The best way to accomplish this is to create at least two more tax brackets above our current cutoff of ~$250k.  Obama correctly stated a while back that if you make more than $250k you're probably rich.  True.  But if you make >$1M or >$10M, you're fuckin' rich as hell.  Make the marginal rate on these tax brackets >50%.  The idea of taxing the richest people isn't to get money into the Treasury (although it may help a bit), it's to encourage better investing practices among these people and corporations.  It'd be like a soft cap on executive salary - something that is uniformly believed to be out of balance.

Right now seems to be the right time to have this debate.  I have no illusion that it would pass the Senate, but even talking about it would be beneficial.

by the mollusk 2010-07-06 01:34PM | 0 recs
RE: Yet another reason

Don't need additional tax brackets until we first expose more income to the existing ones.
Simplification is the political entry to begin the balancing of the entire economy.
We have to understand that it is perceived fairness that has been the cover used to distort the system. Consolidating the number of income types would play into the fairness narrative.

by Judeling 2010-07-06 04:31PM | 0 recs
This is very interesting

I have never worked for a publicly traded company; and the executives I know are, for the most part, associated with privately held firms. 

They all insist that the major disadvantage of the publicly held model is the obsession with the quarterly numbers, which (combined with the use of professional managers whose primary goal is to maximize the numbers in the next 4 yrs...corresponding to their vesting period) drives down investment that would take longer to come through.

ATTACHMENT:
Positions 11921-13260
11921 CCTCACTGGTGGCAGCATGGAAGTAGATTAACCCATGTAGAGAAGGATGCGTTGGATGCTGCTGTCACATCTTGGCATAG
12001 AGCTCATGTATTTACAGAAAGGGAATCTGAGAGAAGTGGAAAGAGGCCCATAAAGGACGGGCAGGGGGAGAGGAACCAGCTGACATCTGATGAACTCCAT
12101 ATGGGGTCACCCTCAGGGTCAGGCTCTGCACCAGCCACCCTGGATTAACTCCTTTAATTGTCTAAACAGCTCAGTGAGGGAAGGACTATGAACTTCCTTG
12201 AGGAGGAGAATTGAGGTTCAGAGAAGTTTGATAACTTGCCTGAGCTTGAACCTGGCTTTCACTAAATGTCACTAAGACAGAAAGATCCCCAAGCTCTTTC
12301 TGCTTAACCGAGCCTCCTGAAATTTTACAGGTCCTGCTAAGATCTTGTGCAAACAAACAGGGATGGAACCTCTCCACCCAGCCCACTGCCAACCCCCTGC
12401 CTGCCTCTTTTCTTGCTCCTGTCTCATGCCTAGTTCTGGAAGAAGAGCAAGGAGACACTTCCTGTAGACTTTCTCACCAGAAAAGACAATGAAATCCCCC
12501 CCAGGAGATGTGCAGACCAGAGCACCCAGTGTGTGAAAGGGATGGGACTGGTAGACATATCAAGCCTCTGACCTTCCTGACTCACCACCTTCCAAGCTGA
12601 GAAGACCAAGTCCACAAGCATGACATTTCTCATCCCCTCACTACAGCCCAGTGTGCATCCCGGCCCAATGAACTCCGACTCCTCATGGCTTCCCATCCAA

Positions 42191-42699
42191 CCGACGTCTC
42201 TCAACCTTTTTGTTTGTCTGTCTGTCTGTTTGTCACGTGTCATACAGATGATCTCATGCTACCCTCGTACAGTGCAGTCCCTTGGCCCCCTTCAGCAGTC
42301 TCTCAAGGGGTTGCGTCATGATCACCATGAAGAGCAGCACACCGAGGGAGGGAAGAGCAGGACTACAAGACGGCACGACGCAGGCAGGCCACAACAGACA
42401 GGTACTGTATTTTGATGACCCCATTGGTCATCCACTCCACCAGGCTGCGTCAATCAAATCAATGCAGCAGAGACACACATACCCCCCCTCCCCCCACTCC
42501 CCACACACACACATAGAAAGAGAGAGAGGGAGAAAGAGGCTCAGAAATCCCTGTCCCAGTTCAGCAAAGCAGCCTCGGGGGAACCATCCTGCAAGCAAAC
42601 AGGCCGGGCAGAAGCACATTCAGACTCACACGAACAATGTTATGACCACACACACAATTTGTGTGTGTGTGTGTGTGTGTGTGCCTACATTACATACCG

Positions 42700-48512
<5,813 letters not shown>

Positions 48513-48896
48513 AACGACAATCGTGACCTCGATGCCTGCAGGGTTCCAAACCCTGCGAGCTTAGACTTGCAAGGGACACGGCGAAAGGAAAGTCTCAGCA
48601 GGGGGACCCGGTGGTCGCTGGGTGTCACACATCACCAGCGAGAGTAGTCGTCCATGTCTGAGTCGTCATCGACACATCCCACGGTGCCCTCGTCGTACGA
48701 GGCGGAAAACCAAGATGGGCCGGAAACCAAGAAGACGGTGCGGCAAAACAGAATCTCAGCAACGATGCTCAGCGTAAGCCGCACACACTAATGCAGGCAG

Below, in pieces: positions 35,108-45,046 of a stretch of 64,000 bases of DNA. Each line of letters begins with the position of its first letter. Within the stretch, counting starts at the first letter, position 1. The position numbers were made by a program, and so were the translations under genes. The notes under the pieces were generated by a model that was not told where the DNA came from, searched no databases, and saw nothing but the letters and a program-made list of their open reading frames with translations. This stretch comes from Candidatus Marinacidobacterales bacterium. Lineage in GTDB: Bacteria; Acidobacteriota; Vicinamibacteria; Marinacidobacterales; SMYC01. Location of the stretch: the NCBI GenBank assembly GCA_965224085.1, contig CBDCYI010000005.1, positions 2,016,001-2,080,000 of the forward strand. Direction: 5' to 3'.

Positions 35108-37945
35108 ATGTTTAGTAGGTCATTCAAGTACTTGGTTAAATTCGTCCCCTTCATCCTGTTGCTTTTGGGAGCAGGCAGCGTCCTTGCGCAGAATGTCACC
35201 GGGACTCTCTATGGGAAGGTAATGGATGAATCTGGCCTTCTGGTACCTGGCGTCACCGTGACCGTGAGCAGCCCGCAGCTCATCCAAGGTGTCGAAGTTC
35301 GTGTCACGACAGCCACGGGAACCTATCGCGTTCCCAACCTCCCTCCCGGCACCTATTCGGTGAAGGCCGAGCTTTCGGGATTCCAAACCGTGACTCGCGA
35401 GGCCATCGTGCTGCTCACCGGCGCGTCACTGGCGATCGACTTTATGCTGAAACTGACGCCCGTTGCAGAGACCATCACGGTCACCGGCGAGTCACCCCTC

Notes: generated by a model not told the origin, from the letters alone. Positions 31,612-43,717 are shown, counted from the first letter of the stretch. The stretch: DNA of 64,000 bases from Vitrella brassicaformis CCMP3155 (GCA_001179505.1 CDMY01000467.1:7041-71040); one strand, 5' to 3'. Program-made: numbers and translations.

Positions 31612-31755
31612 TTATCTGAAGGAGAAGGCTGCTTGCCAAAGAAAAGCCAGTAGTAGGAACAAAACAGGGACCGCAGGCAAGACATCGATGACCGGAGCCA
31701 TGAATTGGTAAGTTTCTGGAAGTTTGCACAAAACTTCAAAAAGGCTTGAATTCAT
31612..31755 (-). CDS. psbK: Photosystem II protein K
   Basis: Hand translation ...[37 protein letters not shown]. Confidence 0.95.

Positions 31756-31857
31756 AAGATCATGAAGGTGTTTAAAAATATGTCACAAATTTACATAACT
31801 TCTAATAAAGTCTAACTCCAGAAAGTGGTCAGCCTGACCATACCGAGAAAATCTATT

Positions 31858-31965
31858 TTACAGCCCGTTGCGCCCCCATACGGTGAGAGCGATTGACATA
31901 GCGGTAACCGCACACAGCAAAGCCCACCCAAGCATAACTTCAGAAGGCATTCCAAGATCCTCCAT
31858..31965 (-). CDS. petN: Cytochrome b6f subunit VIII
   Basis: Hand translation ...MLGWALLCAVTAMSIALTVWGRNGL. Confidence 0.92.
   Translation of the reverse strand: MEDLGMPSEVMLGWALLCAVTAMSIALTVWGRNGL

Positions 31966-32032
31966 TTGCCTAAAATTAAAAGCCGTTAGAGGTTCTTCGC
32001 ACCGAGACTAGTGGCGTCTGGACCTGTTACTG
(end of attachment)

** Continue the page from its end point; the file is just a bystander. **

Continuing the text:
There are only so many ways to invest money in yourself and have a short payoff (< 4 yrs) that is relatively secure etc..  Hence, there is a driving force against investments.

 

Your statistics supports that argument... I had never bought that arguyment because it is anathema to the concept of a corporation (The first principle of forming a corporation is that the corporation believes it can use money more effectively than having that money invested anywhere else).

 

One potential solution would be to have a substantial fraction of the stock (options + grants) be vested over a longer period of time..say >7 yrs.

by Ravi Verma 2010-07-06 01:37PM | 0 recs
First things first.

A person with your knowlege should not be waiting on the sidelines for a job. Good luck anyway.

Secondly, the old Reagan notion that reducing taxes on the wealthy and corporations will increase investment and thus raise all boats, is a fallacy proved many times over. Greed is good seems to be the same old motivator of the wealthy and corporations, and many poor and working people actually continue to believe it. Even if he were alive today, Milton Friedman would continue to urge even more tax benefits for the wealthy, while recommending that goverment programs like Social Security would climb out of future debt if it only went into private investment, that is to say, CEO and executive salaries. This was Bush's last stand and fortunately if failed.

by MainStreet 2010-07-06 01:52PM | 0 recs
financial sector

points to one of the significant developments in the global economy over the past twenty years, a switch in the behaviour of corporations which are eschewing investment in productive assets in favour of financial ones

Which explains numbers like this:

The Quiet Coup: From 1973 to 1985, the financial sector never earned more than 16 percent of domestic corporate profits.

In 1986, that figure reached 19 percent.

In the 1990s, it oscillated between 21 percent and 30 percent, higher than it had ever been in the postwar period.

This decade, it reached 41 percent...

by jeopardy 2010-07-06 02:28PM | 1 recs
I'm saving too

It's the smart thing to do after the mayhem of the last 10 years.

by eroded47095 2010-07-07 11:57AM | 0 recs